Humming sound when plugging my scanner to my computer

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Blockmade925

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when plugging my scanner into my computer it instantly makes a humming sound, I tried messing with the sounds and mic but still humming and even went to radio shack and bought different audio plugs, can someone please help me, Thank you... PerryJayStewart@gmail.com
 

Gene

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Solution to induced hum

I used to use two of these taped together with electrical tape to isolate a tape recorder or computer from a scanner. One acted like a small speaker and the second one picked up the sound and was used like a microphone.


Telephone Pick-Up Coil with Suction Cup | 36-010 (36010) | Distributed By MCM


They worked quite well and there was no hum induced into the recorder .

Old school solution to a new school problem.
 

whsbuss

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I used to use two of these taped together with electrical tape to isolate a tape recorder or computer from a scanner. One acted like a small speaker and the second one picked up the sound and was used like a microphone.


Telephone Pick-Up Coil with Suction Cup | 36-010 (36010) | Distributed By MCM


They worked quite well and there was no hum induced into the recorder .

Old school solution to a new school problem.
Do you have that plugged directly into the headphone or ext. speaker jack on the 536?
 

Mike_G_D

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I was almost going to suggest that telephone pickup coil in the other thread; didn't know if they even still existed! Anyway, for how to use them - couldn't be simpler - all you do is plug the telephone pickup coil into the input of whatever you are wanting to feed (like a PC audio input) and then take the suction cup and stick it to the back of whatever speaker you are using! That's it! The coil in the pickup acts like the secondary of a transformer with the primary formed by the speaker coil. Now, of course, the problem is that you might have difficulty on some speakers keeping the suction cup attached. You want to find a smooth surface (like maybe the back of an external speaker (assuming it is smooth and not well shielded). It would also work fine, usually, when placed right on the speaker grill right in the middle where the voice coil is. But then, of course, the grill won't allow the suction cup to stay stuck. So you'd have to find some other way to keep it "stuck" like with tape or whatever. Anyway, these are really easy to play with and SUPER SAFE for those paranoid folks out there! Talk about no direct connections!! They also can work in reverse, albeit not as efficiently, if you can drive them enough - they will impose a signal on another coil.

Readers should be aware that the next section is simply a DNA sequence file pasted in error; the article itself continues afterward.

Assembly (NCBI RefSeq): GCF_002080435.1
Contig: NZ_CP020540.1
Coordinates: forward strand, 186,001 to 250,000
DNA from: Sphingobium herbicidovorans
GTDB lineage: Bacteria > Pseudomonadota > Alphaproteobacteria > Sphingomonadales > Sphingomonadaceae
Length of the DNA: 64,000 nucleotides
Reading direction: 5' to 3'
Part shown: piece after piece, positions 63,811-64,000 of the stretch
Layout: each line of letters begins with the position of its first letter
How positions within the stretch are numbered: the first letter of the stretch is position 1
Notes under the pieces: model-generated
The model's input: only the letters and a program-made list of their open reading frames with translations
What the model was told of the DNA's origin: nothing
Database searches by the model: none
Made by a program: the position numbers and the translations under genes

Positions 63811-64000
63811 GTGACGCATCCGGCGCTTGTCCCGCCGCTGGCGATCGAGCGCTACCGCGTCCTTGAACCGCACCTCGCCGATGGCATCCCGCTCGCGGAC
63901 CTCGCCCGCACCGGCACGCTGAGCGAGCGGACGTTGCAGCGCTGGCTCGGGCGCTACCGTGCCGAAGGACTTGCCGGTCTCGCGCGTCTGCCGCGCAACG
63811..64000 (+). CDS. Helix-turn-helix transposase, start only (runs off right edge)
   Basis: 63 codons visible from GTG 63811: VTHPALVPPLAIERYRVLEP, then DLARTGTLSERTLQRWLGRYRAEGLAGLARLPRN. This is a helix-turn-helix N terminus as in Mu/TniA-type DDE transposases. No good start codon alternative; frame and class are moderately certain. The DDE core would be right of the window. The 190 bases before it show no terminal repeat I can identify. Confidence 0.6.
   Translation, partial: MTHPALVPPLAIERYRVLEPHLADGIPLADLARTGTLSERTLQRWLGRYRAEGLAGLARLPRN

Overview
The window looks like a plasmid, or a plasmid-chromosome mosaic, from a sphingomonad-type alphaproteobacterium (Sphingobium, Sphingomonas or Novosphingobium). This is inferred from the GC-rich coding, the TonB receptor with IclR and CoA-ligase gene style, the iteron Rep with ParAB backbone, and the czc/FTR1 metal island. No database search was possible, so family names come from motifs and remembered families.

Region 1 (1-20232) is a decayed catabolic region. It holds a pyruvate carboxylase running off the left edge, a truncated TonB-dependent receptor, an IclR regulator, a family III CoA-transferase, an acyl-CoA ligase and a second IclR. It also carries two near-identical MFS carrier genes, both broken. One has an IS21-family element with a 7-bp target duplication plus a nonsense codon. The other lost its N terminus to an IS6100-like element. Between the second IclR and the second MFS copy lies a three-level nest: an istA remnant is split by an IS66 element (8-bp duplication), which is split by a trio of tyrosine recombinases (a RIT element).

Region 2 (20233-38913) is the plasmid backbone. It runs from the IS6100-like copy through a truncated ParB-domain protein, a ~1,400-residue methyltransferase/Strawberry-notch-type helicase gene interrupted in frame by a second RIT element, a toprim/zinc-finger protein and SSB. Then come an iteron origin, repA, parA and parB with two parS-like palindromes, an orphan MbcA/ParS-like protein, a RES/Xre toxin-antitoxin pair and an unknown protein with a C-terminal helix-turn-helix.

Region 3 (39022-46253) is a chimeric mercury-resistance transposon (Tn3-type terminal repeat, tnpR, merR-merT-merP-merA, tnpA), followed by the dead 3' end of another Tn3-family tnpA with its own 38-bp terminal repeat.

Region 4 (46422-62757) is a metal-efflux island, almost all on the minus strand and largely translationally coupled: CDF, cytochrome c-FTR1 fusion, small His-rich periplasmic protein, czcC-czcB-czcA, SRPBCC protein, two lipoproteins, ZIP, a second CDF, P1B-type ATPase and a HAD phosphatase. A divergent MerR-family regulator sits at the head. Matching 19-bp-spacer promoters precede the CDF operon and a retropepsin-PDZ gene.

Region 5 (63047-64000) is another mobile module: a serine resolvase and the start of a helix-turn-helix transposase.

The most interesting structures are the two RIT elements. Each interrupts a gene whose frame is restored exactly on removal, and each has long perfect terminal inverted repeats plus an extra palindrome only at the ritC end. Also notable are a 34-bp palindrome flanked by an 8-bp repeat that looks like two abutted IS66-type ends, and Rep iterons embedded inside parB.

Aside from the "stickiness issue" another problem might be shielding - if the external speaker you are using is well shielded it might have very low or no signal level. But it's really easy to experiment with these babies and, like I said above, you can't really get much safer!

-Mike
 

JamesO

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Do you have that plugged directly into the headphone or ext. speaker jack on the 536?
Ideally you would likely use the headphone jack, however, some people prefer the rear connection AND some folks like to also be able to monitor their $600 radio, so some will connect to the external speaker jack, split the output, half of the split may go to an amplified speaker or a volume L-pad for the monitoring speaker, the other half may go to a resistive attenuator to then feed a line level device.

The issue is you cannot adjust the volume knob without impacting the line level you are deriving unless you do far more work than you should. So in this case you use an external amplified speaker so you can adjust the local listening volume without impacting the line level feed.